11. Shri Mridul further argued that the respondent appears and, in the first nstance, it was contended that the scheme being relied upon by the petitioner to show that the post of Deputy General Manager could not be tilled by direct recruitment, has not received the approval of the Board. When the respondent was directed to file an affidavit in this behalf a complete somersault was taken and an amended scheme was post-haste approved The fact that the scheme approved has been amended, was brought to the notice of this Court at the lime of argument in S B. Civil Writ Petition No. 1765/81, and same has been dismissed as having been rendered infiuctuous and, ultimately it was decided that it should be filled, in by the direct recruitment.
12. The respondents have controverted the above contentions of Shri Mridul. According to Shri H.M.Parekh, the learned Counsel for the respondent, the transfer is an administrative edgency and the present case falls in that category. Shri Parekh pointed out that general and vague allegations of malafide cannot be adjudicated unless individuals are named and they are made parties to reply the allegations of malafides. It was then argued that it appears that whole controversy raised in this writ petition relates to whether the decree granted by the District Judge would result in giving him re rospective promotions and for this, the petitioner has already filed an execution application and the same is being considered by the Executing Court. Whether the contention of the Management would be accepted there or that of the petitioner, would depend upon the interpretation of the decree and the adjudication which would be done by the District Judge. However, this Court cannot become an executing court for that decree and decide, the questions which are being convassed debated and discussed there before the District Judge.
13. Shri Parekh submitted that the transfer has been done in the usual course when 13 officers were transferred and the petitioner was only one of them. Again on 1st May, 1982 vide Ex.Rule/1,20 officers were transferred in Smelters' Wing. In all, about 136 officers have been transferred from 1st January, 1980 to 15th June, 1982.
14. Mr. Parekh contended that these transfers were made on the administrative exigencies and they are not justiciable before the court as such transfers cannot be challenged. The reliance was placed on the following decisions- Shantikumari v. Reg. Dv. Dire. Health Services Patna : (1981)IILLJ312SC ); Shambhu Dayal v. Union of India 1982 SLR 181 (DB): E.P. Rayappa v. State of Tamilnadu : (1974)ILLJ172SC ; Ghisulal v Union of India and Ors. (S.B.Civil Writ Petition No. 1041/81, deeded on December 4, 1981) V.B. Laxmeshwar v. Dy. Chief Auditor 1981(1) SIR 727 Dinkar Shanker Rao v. State of Madh. Pra. (1981(1) SLR 848) Jogenara Mohanty v. State of Orissa 1979(1) SLR 892 KB Shukla and Ors. v. Urion of India 1979(2) SLR 58 Ilyas Ahmed v. Station Director All India Radio and Anr. : AIR1974All471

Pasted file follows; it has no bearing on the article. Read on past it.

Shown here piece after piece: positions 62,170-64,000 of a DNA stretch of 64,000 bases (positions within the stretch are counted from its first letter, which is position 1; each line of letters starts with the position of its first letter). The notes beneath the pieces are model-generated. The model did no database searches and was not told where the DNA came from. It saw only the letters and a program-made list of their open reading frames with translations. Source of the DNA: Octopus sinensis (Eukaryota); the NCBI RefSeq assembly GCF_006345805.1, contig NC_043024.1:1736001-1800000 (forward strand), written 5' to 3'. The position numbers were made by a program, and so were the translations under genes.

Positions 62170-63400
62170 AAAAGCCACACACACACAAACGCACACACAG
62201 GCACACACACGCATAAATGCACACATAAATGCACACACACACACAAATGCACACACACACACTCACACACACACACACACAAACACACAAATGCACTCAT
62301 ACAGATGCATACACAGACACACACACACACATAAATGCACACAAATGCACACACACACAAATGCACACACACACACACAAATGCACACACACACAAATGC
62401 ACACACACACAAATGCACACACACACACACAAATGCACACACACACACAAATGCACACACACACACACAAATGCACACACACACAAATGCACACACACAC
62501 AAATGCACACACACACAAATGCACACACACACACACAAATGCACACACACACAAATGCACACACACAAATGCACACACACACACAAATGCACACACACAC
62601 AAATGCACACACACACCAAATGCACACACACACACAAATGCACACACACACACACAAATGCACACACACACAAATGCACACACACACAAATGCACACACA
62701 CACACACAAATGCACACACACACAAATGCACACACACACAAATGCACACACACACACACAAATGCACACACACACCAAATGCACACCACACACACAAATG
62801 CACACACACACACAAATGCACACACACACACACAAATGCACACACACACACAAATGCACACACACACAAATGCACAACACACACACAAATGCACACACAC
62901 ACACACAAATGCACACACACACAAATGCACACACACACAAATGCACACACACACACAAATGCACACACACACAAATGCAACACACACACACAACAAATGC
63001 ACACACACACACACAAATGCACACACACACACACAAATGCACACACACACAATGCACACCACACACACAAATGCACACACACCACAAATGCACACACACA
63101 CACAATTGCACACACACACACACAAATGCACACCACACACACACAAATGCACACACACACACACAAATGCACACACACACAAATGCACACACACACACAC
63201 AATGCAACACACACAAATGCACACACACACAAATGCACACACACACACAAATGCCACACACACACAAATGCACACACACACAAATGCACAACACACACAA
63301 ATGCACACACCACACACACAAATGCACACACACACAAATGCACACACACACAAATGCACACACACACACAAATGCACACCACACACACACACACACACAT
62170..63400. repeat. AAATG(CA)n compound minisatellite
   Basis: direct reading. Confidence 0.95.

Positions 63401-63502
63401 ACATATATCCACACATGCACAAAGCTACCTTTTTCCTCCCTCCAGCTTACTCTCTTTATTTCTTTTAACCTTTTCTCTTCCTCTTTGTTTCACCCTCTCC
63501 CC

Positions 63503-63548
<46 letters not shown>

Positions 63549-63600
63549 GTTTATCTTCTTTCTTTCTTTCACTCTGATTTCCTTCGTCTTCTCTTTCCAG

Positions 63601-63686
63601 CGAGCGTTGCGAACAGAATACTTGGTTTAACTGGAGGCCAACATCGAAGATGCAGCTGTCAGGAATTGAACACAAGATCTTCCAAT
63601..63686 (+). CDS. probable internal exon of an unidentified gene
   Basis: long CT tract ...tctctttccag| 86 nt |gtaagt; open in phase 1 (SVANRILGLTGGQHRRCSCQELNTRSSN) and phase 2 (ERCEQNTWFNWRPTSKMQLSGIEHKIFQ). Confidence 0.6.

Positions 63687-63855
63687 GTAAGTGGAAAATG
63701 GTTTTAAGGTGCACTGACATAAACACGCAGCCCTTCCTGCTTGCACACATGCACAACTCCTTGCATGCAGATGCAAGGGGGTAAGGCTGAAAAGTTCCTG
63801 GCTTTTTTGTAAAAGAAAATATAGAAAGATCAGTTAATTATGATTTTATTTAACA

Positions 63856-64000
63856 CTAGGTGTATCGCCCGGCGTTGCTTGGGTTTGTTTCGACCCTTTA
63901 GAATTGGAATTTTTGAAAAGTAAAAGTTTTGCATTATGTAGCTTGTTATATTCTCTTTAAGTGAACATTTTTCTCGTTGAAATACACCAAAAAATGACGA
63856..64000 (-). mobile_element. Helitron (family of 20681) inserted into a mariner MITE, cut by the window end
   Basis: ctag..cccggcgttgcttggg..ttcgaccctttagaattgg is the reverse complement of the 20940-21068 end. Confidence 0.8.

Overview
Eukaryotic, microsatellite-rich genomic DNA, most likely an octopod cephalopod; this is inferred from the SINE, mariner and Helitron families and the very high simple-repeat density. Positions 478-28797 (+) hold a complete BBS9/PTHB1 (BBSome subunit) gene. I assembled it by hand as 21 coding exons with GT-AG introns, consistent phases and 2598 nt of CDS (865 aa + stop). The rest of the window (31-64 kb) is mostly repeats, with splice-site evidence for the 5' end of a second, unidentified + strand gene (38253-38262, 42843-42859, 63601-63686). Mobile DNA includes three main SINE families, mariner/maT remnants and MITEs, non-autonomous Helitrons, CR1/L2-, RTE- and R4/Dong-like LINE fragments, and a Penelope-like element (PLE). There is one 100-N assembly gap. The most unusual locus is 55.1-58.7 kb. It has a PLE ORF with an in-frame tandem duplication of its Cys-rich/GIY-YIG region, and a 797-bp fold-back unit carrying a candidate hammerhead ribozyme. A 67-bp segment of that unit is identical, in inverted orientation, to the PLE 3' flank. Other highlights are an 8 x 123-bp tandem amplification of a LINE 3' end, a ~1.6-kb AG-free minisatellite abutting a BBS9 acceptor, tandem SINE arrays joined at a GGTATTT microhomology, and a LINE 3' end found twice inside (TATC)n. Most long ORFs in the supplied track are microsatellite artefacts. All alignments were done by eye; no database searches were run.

15. Mr. Parekh then controverted the allegation that, the status should be reduced by the transfer. He pointed out that the petitioner is in the grade of Rs. 1910/-. Rs. 2600/-. whereas Shri S. Ray is in the higher grace namely Rs. 2 50/-. Rs. 2750/-. Shri S.Ray is therefore, holding higher post. Shri Ray is Deputy General Manager and now designated as General Manager and the petitioner is Chief Manager.
16. Mr. Parekh submitted that the submission of Shri Mridul that his client is senior to Shri S.Ray, Shri ML Dutta, Shri H.V. Paliwal, is a flight of imagination and the decree of the District Court never contemplates this in any case. Mr.Parekh submitted that this particular aspect of the controversy is being considered by the District Judge as it is under serious contest in executing proceedings and would be adjudicated there in due course.
17. It was then pointed out that Shri Mridul's contention that, the post of Chief Manager (Technical Services). Rajpura Dariba Mines is inferior to that of the General Manager. Mines, at Headquarters, is equally baseless and untenable being unfounded. Both these posts are in the same cadre and in the same grade and are carrying the same status. The salary and the benefits are the same and there is no difference between two posts.
18. Contrary to it, Shri Parekh pointed out that the services of Chief Manager (Technical) Rajpura Dariba Mines where the petitioner has been transferred, carry greater executive and administrative powers and responsibilities. The petitioner will be in charge of his work (technical services) and will have under his control about 16 executive officers of the grade ranging from Rs 800-1400 to Rs. 1650-2250/-. According to Shri Parekh, this project is going to be commissioned in September or October, 1982 and it would be valued of about 72 crores. The petitioner will then have 26 officers under him and he will be required to discharge the important duties to have the work of plan implementation of the project and, be will have to file the detailed project report of development work including diamond drilling.